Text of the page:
Musicologist Dr. Alison Pawley and psychologist Dr. Daniel Mullensiefen out at the University of London have dabbled into the difficult task of scientifically determining what makes people sing along to certain tunes. Their research has lead them to claim that there are various factors that make a song catchy, and in the process have compiled a list of the UK’s top 10 sing-along songs.

Mullensiefen said, “Every musical hit is reliant on maths, science, engineering and technology, from the physics and frequencies of sound that determine pitch and harmony, to the hi-tech digital processors and synthesisers that can add effects to make a song more catchy.

“We’ve discovered that there’s a science behind the sing-along and a special combination of neuroscience, maths and cognitive psychology can produce the elusive elixir of the perfect sing-along song. We hope that our study will inspire musicians of the future to crack the equation for the textbook tune.”

The researchers conclusion was that there are four traits that make a song catchy:

  1. Longer and detailed musical phrases. The breath a vocalist takes as they sing a line is crucial to creating a sing-along-able tune. The longer a vocal in one breath, the more likely we are to sing along.

    Freddie Mercury possessed all the necessary frontman skills to write and perform a "catchy" song. More like momentus, if you ask me.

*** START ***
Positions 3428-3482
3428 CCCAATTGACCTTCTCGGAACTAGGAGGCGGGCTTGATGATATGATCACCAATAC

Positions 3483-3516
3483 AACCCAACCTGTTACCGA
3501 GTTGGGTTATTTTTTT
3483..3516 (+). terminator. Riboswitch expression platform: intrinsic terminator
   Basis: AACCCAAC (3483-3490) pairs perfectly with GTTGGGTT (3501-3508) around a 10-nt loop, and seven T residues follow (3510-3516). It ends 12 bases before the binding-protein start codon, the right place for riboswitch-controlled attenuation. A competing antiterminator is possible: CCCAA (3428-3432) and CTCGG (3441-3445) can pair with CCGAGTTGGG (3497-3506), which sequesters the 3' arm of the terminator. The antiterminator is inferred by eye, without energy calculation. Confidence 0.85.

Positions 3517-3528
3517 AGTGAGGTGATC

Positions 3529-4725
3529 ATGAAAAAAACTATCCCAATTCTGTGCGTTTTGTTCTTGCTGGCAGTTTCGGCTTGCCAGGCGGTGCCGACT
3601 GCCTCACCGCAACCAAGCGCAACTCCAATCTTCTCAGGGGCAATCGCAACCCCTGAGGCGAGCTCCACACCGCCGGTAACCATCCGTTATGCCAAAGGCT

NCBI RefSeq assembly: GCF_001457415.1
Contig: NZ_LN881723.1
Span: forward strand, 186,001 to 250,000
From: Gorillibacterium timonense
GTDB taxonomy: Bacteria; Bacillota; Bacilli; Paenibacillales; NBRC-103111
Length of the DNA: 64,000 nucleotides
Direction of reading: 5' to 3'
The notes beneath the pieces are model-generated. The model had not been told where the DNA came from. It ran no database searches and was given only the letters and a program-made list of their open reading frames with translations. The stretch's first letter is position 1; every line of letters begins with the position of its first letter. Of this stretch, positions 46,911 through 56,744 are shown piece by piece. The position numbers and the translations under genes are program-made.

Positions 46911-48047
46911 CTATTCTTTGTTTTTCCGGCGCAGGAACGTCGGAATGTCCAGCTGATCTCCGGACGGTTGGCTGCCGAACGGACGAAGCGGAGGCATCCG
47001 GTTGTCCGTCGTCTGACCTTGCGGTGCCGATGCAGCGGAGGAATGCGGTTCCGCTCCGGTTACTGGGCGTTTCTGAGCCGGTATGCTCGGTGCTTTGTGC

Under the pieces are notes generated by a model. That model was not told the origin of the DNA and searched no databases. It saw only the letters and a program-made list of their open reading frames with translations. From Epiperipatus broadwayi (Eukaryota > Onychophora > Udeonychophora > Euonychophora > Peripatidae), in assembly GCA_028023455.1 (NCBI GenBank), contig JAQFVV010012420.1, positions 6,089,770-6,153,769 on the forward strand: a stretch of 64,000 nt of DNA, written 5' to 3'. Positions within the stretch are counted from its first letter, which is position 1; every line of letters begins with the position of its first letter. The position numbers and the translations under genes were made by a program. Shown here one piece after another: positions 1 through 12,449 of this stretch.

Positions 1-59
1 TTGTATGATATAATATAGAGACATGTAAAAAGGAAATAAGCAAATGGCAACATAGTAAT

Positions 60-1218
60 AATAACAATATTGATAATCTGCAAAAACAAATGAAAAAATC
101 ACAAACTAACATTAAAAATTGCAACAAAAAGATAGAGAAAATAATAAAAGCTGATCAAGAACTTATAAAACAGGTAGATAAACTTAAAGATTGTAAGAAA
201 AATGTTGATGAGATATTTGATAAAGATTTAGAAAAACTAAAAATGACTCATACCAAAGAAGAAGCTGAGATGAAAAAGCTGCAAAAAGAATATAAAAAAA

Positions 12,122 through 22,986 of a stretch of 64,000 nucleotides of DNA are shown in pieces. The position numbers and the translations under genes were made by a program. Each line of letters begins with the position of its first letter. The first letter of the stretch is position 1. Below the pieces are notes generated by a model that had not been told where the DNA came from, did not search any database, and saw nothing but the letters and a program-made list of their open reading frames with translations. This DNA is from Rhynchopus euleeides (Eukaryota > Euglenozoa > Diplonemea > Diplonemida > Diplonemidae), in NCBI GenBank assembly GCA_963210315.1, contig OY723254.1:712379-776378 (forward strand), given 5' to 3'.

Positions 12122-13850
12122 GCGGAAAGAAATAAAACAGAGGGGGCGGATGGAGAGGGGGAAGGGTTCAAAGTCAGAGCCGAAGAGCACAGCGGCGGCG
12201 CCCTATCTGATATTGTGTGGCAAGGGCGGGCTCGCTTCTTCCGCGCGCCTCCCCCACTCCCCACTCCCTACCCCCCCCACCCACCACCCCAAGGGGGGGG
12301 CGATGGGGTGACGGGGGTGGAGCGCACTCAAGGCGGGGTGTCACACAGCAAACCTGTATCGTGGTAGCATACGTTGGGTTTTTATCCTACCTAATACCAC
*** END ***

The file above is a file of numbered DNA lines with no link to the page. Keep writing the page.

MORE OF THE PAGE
2. Higher number of pitches in the chorus hook. The more sounds there are, the more infectious a song becomes. Combining longer musical phrases and a hook over three different pitches was found to be key to sing-along success.
  3. Male vocalists. Singing along to a song may be a subconscious war cry, tapping into an inherent tribal part of our consciousness. Psychologically we look to men to lead us into battle, so it could be in our intuitive nature to follow male-fronted songs.
  4. Higher male voices with noticeable vocal effort. This indicates high energy and purpose, particularly when combined with a smaller vocal range (Freddie Mercury of Queen and Jon Bon Jovi).

The determine these factors, the researchers went under-cover and observed over 1100 instances of people singing along in the real-life context of pubs and clubs across northern England, counting how many people sang along to each song. Then, after performing an extensive musical analysis and correlating with contextual variables gathered using various data mining techniques, they were able to rank a list of sing-a-long classics. Here’s how the top 10 UK sing-a-long looks like:

1. ‘We are the Champions’, Queen (1977)
2. ‘Y.M.C.A’, The Village People (1978)
3. ‘Fat Lip’, Sum 41 (2001)
4. ‘The Final Countdown’, Europe (1986)
5. ‘Monster’, The Automatic (2006)
6. ‘Ruby’, The Kaiser Chiefs (2007)
7. ‘I’m Always Here’, Jimi Jamison (1996)
8. ‘Brown Eyed Girl’, Van Morrison (1967)
9. ‘Teenage Dirtbag’, Wheatus (2000)
10. ‘Livin’ on a Prayer’, Bon Jovi (1986)

I have my serious doubts about the legitimacy of such a list. It’s controversial, not telling that, like any kind of top 10 list trying to rank songs, but either way I can appreciate the hard work the researchers put in for the study. It tries to show how science and engineering fundamentals are linked together and can describe all sorts of patterns that influence our lives, including music. Again, music is terribly subjective by nature, and I’m certain a lot of people will jump at this flaming.


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